Following the change, women’s enrollment rose to 65% on some courses, up from the usual 50-50 split between men and women.
Menna Fathy, 23, who lives in the Egyptian port city of Suez, some 130 km (80 miles) from the capital, said being able to access the training remotely had been an unexpected boon.
“If I had to travel to Cairo every day for a month it would have been draining. The online option was a blessing,” said Fathy, who found an insurance job at a bank soon after.
Even though private-sector employers have been badly affected by the pandemic and opportunities are scarce, there is still value in helping women gain skills today, di Florio said.
“We found a surge of youth and women who want to keep learning even if they know they’re not going to get a job tomorrow,” she said.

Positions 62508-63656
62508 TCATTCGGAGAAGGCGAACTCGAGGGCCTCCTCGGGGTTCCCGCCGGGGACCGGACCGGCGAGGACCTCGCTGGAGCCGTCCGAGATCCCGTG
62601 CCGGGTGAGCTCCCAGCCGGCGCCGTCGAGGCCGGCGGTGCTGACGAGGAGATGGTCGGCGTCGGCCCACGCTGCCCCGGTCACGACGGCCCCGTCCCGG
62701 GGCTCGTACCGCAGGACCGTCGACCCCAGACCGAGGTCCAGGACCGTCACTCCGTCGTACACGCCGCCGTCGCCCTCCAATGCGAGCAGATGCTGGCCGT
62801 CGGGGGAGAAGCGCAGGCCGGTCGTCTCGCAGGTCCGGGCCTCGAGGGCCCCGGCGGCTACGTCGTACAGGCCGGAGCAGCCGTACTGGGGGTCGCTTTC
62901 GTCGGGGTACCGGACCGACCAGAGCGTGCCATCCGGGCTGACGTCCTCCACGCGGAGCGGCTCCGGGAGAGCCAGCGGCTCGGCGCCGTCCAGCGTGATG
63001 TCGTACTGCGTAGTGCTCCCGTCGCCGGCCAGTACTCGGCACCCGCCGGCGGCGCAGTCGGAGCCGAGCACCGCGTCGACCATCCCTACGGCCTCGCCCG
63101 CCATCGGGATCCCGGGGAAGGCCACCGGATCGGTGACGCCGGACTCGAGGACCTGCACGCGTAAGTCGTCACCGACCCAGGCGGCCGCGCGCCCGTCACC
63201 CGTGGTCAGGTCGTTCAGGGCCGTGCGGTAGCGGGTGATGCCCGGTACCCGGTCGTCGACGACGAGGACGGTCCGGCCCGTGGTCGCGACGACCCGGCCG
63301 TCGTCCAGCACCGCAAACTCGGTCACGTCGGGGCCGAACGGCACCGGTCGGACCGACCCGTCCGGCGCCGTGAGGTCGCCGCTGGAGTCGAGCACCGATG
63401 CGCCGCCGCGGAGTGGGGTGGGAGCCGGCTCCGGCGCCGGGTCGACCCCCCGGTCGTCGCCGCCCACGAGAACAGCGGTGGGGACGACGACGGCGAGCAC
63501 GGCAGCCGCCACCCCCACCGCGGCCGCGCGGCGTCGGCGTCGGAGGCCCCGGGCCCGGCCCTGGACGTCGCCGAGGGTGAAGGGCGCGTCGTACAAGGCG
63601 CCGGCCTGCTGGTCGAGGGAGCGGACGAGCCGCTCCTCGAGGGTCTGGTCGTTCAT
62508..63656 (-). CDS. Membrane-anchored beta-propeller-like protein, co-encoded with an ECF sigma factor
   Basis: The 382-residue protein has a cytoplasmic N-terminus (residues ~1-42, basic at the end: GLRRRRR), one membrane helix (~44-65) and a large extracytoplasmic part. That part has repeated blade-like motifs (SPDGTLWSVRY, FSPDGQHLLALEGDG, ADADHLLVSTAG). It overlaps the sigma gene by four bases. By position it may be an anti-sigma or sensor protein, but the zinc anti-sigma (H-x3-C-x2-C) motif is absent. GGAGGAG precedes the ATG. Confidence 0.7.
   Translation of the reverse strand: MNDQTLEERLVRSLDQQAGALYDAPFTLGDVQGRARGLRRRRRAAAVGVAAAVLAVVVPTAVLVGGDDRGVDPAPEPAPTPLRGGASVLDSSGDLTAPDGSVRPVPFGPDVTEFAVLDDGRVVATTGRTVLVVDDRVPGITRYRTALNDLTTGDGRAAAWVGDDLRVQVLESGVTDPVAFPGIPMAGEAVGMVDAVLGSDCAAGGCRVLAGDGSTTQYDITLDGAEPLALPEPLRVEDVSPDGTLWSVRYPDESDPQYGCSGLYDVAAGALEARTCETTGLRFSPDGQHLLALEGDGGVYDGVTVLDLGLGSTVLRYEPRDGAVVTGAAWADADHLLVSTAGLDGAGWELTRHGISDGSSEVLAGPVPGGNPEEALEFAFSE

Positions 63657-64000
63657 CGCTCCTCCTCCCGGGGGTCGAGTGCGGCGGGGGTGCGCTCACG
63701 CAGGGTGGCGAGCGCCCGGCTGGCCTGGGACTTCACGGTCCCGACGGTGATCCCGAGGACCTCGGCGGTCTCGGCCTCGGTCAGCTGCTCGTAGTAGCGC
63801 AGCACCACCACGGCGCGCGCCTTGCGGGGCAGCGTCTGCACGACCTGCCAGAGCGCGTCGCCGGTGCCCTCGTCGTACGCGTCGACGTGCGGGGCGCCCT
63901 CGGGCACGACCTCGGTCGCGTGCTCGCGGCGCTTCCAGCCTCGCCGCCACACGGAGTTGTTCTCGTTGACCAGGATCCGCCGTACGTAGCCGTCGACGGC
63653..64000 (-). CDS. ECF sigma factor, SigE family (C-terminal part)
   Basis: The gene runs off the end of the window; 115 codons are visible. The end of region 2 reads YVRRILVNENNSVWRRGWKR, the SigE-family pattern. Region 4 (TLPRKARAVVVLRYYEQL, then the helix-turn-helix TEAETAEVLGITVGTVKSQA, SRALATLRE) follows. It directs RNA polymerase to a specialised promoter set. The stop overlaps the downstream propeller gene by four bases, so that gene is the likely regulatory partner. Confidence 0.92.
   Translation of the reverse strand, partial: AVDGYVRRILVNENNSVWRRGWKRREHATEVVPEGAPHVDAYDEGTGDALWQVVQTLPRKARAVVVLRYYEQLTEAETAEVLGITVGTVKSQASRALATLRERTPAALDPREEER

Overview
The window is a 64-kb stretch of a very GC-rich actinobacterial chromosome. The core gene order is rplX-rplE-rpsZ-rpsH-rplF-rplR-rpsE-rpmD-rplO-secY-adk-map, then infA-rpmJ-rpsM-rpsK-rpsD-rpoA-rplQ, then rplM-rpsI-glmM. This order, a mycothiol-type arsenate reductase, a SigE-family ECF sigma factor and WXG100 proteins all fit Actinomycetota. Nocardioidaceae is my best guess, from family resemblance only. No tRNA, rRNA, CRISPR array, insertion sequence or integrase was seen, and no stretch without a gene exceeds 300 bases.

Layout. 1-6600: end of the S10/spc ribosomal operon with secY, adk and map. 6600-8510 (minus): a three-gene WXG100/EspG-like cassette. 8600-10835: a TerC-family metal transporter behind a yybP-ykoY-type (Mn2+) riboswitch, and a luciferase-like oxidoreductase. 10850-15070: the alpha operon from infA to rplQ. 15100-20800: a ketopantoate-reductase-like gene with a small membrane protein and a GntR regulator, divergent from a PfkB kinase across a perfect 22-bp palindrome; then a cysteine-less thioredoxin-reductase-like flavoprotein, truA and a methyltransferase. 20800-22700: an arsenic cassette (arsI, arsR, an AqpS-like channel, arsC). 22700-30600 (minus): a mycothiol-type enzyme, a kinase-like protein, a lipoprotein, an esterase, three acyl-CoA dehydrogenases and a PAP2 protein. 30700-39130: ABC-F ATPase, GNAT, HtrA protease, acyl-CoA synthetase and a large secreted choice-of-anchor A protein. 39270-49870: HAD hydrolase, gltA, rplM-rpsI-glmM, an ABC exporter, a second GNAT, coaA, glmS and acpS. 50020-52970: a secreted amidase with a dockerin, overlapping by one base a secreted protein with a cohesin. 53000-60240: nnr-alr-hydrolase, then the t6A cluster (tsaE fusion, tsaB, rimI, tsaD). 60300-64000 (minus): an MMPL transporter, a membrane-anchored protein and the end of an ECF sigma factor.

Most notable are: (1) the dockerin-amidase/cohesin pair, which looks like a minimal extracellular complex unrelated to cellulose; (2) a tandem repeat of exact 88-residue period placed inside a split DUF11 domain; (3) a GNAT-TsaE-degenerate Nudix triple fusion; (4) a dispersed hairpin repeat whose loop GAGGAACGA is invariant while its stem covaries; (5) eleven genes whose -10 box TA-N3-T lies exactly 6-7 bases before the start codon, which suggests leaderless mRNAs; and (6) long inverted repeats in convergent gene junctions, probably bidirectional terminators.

About 44% of women in the region cited limited policies on work-life balance as the main obstacle for keeping a job and said policies that let them work remotely and receive digital training were priorities, the McKinsey report found.
EFE’s trainees have been learning to market their skills online and use freelance platforms to find part-time work, helping connect women seeking flexible jobs with employers.
“The gig economy can really work for them,” di Florio said.
“But we need to make sure that they’re getting paid a living wage and that they have access to all potential opportunities and customers on those platforms.” (Reporting by Ban Barkawi //news.trust.org)